By Laurie McLaughlin
A half-mile underground, an enormous steel tank is filled with 50,000 tons of water surrounded by light-detecting devices. It serves partly as a giant target for cosmic particles—like protons, electrons, and neutrons—raining down on Earth from the sky.
One type of particle, the neutrino, has been somewhat of a mystery to physicists until recent decades, but its activity helps explain how the sun and stars continue to shine.
“We don’t realize it, but trillions of neutrinos travel through our bodies every second,” said California State University, Dominguez Hills (CSUDH) professor of physics James Hill, who has been studying this very tiny phenomenon for more than 20 years. Neutrinos are subatomic particles similar to the well-known electrically charged electrons, but neutrinos don’t have an electrical charge.
“Therefore, neutrinos don’t react very strongly when they encounter matter, and they are very hard for scientists to detect and study,” added Hill. “Since they don’t interact with anything, most neutrinos make it straight through the Earth and keep going.”
Hill has conducted much of his research in Japan at the acclaimed Kamioka Observatory working on an experiment called Super-Kamiokande to explore the universe.
“Super-Kamiokande is essentially a very large sealed tank of very pure water with light sensors in it, and the whole thing sits underground in an old mine,” said Hill of the vessel that is nearly 140 feet tall and 130 feet wide.
Hill lived in Japan for several years as a researcher for both the observatory and StonyBrook University in New York, where he worked before joining the faculty at CSUDH in 2002. In 1998, he was part of a team of physicists from more than two dozen institutions across the world—including his future CSUDH colleagues, physics professor Ken Ganezer and lecturer William Keig—who produced evidence that neutrinos have mass.
Update: The 2015 Nobel Prize in physics was awarded to Takaaki Kajita for the 1998 discovery made at Super Kamiokande
“Pretty much all of what Super-Kamiokande studies is ‘pure science’ research, not things that are expected to have direct applications any time in the very near future,” said Hill. “There are also several other experiments in addition to this one, which are either currently operating or being built in the mine. “The goal is to get a deeper understanding of the universe.”
Hill now travels to Japan each year to work at the facility as an active collaborator. He was in Japan this past summer monitoring and calibrating the Super-Kamiokande’s equipment. Hill, along with Ganezer and Kieg also continue to contribute physics analysis related to the concept of “neutrino oscillations,” or as he explains it: “Neutrinos come in three types, but each can change into another type as it travels.”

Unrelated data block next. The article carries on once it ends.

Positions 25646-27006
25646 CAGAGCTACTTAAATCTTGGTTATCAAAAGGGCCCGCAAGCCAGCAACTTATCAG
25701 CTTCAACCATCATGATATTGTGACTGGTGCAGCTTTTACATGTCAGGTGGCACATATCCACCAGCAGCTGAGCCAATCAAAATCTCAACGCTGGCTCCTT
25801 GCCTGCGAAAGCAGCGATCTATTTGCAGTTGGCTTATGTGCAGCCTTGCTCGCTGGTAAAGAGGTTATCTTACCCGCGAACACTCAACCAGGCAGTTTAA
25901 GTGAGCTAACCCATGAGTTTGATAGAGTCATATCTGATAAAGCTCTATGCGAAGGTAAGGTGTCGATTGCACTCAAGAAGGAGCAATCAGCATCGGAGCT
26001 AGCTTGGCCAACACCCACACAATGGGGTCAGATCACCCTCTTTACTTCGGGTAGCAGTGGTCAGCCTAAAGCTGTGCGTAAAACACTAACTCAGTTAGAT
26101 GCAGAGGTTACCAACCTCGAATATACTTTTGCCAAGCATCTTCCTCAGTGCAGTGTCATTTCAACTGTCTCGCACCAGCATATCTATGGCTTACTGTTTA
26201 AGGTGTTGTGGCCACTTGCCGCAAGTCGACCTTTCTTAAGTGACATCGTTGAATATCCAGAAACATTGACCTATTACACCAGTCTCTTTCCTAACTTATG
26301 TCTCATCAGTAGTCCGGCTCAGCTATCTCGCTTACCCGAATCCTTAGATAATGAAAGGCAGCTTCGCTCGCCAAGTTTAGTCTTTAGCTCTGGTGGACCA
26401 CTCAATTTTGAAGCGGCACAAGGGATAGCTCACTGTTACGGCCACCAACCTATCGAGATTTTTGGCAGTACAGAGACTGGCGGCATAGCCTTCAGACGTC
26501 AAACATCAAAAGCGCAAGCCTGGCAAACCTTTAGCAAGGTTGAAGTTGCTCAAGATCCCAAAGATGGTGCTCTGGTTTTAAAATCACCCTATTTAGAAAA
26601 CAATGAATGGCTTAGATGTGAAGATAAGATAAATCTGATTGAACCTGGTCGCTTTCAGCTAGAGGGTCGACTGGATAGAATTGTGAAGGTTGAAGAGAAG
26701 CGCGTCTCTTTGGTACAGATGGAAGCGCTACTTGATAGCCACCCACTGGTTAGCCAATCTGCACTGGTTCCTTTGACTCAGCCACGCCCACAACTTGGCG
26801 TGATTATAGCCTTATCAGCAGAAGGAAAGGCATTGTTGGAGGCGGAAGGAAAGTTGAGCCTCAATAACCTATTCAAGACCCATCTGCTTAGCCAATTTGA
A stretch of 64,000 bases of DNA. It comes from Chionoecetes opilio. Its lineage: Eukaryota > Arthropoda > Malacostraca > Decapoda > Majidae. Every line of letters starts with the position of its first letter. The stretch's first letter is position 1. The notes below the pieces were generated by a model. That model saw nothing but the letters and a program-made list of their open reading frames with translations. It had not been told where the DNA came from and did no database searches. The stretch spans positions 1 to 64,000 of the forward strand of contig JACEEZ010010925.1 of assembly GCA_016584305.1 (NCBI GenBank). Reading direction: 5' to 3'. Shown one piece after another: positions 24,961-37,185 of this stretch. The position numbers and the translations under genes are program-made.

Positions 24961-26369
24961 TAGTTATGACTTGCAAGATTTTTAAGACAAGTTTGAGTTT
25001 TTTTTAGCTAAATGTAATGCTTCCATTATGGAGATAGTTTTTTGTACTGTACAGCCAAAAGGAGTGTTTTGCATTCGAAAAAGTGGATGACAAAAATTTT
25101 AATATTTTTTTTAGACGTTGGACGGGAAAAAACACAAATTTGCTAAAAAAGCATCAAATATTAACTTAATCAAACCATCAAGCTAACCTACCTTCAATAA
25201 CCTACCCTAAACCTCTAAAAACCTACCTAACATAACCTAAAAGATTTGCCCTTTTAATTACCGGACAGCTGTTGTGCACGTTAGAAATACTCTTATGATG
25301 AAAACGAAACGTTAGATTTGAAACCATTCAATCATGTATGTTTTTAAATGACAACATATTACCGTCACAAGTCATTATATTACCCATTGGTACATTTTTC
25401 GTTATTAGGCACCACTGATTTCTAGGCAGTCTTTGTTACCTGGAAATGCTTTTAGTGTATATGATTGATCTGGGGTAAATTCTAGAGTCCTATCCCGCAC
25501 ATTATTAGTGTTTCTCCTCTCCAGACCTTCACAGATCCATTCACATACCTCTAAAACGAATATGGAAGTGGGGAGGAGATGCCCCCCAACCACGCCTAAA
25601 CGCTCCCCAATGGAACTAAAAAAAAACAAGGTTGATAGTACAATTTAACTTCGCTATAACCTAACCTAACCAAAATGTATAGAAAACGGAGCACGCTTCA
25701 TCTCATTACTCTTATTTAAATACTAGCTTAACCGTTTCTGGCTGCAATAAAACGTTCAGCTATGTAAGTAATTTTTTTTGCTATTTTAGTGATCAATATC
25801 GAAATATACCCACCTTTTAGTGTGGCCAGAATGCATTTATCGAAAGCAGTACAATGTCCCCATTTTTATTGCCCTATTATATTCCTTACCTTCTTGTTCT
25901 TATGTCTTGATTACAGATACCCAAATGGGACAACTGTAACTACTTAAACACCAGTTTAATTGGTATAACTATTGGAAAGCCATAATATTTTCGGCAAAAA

Understanding what neutrinos are and how they work has only been uncovered by teams like those at the Super-Kamiokande in the last 20 years, including proof that neutrinos come from the sun.
“This may not sound critical to everyday life, but it was the first real proof that the sun, and by extension all stars, do in fact get their power the way we think they do,” he said. The sun’s fire is the result of a nuclear fusion reaction that transforms hydrogen into helium and releases energy, including the very weak neutrinos.
“This is really important if you want to understand how the stars and the universe work,” said Hill.
The seeming incongruity of studying stars from underground is not lost on scientists, says Hill, but given the nature of neutrinos, it is an effective way to detect them. The Super-Kamiokande’s large tank deep within the mine is shielded by a mountain that keeps other cosmic particles that do interact with matter from traveling down to the water. The neutrinos pass through the mountain and through the water. Because the tank is such a large target, it increases the chances of being “hit” by the occasional neutrino that will interact with the water and produce one or more charged particles. This movement is identified by the light detectors lining the tanks walls.
“Our 50,000-ton detector only has a couple dozen ‘hits’ in a day,” said Hill. “But knowing how seldom they interact means that there are many more present, and huge numbers of neutrinos from all the stars are floating randomly through the universe.”
Back on campus, Hill brings his experience from the mine to the classroom, where he teaches several courses to non-physics majors. He lets his enthusiasm guide his instruction.
“Because of my long experience with Super-Kamiokande, I’m always finding new examples for physical phenomena, and the students learn that science is a process rather than a set of facts,” he says. “I think we find the vast nature of the universe so intriguing simply because we are human.”